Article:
Cellular Connectivity in Buildings is an Investment

Ish Kandasamy--12-2-15--thumb Ispran Kandasamy, Ph.D. March 7, 2016

IBW-survey-report-compressedBack in the early 1990s when I first starting working, network connectivity in the office was very basic. You picked up your fixed-line office telephone to call people, or you faxed a document and occasionally sent a telex. Although there were personal computers in offices, these were standalone and often directly attached to printers.

Nowadays, expectations for network connectivity in the workplace are very different. Almost all of us have access to high-performance, desktop PCs and/or laptops, which are networked through wired connections or unlicensed wireless spectrum via Wi-Fi. Mobile devices such as cellular phones, which access licensed spectrum via network operators, have become another reliable and compelling option when connecting indoors.

There are about two billion smartphone users globally and about 80 percent of cellular data sessions originate or terminate inside a building. But 98 percent of commercial buildings do not have dedicated systems to guarantee reliable indoor cellular coverage. Why is that?

CommScope recently commissioned a study, carried out by research firm Coleman Parkes, to find out. We surveyed the professionals who design and manage buildings—including building managers, facilities managers, real estate managers and architects—to explore their attitudes and insights about enterprise mobility.

The results show that whilst the driving force for reliable cellular connectivity in a building is clear, the reality on the ground is that stakeholders are not invested enough in dedicated indoor systems. This is especially surprising considering that survey respondents estimated that the value of a property could increase by an average of 28 percent with the implementation of a dedicated in-building wireless system.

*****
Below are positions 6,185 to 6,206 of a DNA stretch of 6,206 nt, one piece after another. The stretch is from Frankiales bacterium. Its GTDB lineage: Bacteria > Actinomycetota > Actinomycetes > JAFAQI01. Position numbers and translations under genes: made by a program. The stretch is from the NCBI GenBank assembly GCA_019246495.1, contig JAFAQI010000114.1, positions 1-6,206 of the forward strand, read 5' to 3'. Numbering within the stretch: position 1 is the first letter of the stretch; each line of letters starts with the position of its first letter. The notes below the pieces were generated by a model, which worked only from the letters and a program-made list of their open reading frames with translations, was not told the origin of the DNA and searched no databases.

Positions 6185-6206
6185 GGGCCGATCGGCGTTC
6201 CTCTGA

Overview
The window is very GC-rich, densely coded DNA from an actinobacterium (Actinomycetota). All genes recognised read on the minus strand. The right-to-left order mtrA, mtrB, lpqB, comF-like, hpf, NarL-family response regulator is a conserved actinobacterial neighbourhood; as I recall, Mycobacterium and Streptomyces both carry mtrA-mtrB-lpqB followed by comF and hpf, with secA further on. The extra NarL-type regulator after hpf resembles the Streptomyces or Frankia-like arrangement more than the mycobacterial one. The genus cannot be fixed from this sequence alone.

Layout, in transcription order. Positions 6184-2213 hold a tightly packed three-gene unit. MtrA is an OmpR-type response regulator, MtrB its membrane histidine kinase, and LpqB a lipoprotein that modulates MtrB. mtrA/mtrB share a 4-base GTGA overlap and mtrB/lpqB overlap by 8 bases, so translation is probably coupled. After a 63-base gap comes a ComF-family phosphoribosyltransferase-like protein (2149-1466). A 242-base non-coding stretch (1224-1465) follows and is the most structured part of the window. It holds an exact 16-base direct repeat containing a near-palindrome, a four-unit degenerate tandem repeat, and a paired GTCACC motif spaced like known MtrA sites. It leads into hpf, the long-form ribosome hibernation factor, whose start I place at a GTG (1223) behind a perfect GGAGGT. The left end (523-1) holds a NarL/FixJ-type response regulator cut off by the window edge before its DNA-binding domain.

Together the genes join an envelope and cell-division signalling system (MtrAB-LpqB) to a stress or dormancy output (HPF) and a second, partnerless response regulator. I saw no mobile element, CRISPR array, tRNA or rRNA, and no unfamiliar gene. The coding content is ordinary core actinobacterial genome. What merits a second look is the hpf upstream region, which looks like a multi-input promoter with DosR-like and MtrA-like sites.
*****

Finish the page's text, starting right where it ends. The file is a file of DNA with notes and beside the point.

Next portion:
To view the results of our study, register to download the complete report, Wireless in Buildings: What Building Professionals Think.

The commercial imperative for investing in dedicated in-building wireless systems is becoming clearer as challenges associated with system costs and technical complexity are confronted and overcome. My simple view is that cellular connectivity in the building is now as important as making available any basic utility for a building. Would you refuse to invest in water supply within your building because it was deemed too expensive or complicated to do?

The workplace of the future will have a plethora of choices for connecting, and dedicated indoor cellular systems will become the norm in buildings of all sizes.

Download the Wireless in Buildings: What Building Professionals Think to learn more about what building professionals think today. Let us know what you think about in-building wireless by leaving a comment below.

About the Author

Ish Kandasamy--12-2-15--thumb

Ispran Kandasamy, Ph.D.

Dr. Ispran Kandasamy (Ish) works out of Singapore and Dallas as the global leader for CommScope’s Enterprise Building Solutions group. He leads a team of segment specialists and technical architects, located around the world, who are focused on helping customers design and implement their intelligent/smart building strategies.

Over the past 30 years, Ish has built up a proven track record in R&D, manufacturing, sales & marketing within IT, telecom/carrier and general communications industries. Previously, he worked as CommScope’s Enterprise sales leader for the entire Asia Pacific geography and also worked for Avaya’s Connectivity Solutions business as Managing Director for Asia Pacific based in HK. Prior to that, he was the Director of Channel Distribution and a sales manager for fiber infrastructure for Lucent Technologies based in London. Whilst at Pirelli Cables & Systems (now Prysmian) he lead a team that designed, developed and sold passive optical infrastructure.

Ish holds a doctorate of philosophy (Ph.D) in materials science and physics relating to optical devices from Brunel University (now University of West London), England. He is also the co-author of a number of patents.